Oct. 17 (Bloomberg) -- U.K. lenders may face a 100 billion-pound ($161 billion) capital shortage under a proposal by the country’s Prudential Regulation Authority, which could force banks to postpone dividends and depress their returns, according to Exane BNP Paribas analysts.
Lenders would need to hold a fully loaded equity Tier 1 ratio of 13 percent over time should the regulator adopt its proposal in full, the analysts, led by Jonathan Pierce, wrote in a note to clients today. Banks are likely to be given time to build up the buffer, prompting a review of their liabilities, the analysts said.
Lloyds Banking Group Plc, Britain’s biggest mortgage lender, is the only U.K. bank likely to reach the target by 2015, said Exane. While the PRA is unlikely to force other banks to scale back their assets quickly or sell more stock to investors, dividend payments are at risk, the analysts wrote.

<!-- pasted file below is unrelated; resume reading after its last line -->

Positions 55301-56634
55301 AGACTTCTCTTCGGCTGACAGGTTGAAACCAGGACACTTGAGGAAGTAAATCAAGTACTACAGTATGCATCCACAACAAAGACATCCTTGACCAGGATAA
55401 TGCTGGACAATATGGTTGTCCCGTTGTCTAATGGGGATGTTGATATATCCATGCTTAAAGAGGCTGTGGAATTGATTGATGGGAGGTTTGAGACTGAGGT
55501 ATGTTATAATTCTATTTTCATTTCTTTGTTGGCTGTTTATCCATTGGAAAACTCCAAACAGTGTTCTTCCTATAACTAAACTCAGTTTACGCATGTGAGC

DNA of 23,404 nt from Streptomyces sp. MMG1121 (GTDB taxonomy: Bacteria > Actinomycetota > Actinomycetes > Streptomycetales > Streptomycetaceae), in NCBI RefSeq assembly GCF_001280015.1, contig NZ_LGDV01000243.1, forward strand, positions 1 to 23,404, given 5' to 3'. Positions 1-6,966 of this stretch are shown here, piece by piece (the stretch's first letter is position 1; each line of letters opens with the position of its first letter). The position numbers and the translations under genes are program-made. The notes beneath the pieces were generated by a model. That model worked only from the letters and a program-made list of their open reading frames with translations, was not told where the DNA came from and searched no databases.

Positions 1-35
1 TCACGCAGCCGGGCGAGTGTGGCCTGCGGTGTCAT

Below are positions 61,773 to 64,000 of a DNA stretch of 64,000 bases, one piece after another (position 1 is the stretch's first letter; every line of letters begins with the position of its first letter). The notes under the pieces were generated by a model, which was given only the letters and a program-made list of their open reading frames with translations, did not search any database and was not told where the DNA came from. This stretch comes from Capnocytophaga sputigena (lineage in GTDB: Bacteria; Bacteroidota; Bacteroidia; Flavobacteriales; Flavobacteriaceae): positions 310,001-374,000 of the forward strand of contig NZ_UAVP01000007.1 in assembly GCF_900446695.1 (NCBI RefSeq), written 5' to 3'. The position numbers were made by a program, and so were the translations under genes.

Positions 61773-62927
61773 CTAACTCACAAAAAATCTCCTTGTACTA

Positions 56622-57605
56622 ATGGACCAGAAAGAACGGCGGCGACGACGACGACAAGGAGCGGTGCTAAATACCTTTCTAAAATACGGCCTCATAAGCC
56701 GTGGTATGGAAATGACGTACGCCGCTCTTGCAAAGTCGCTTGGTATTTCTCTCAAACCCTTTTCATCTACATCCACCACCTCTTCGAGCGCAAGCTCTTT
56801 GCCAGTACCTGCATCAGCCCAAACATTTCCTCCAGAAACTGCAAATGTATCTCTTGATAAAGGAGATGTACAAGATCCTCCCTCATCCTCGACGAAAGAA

To maintain a return on tangible equity target of 12 percent, U.K. banks would also have earn 20 billion pounds on a net basis, twice the level indicated by first-half earnings, they said.
Similar requirements are unlikely to be adopted by regulators in other European nations, according to Exane.
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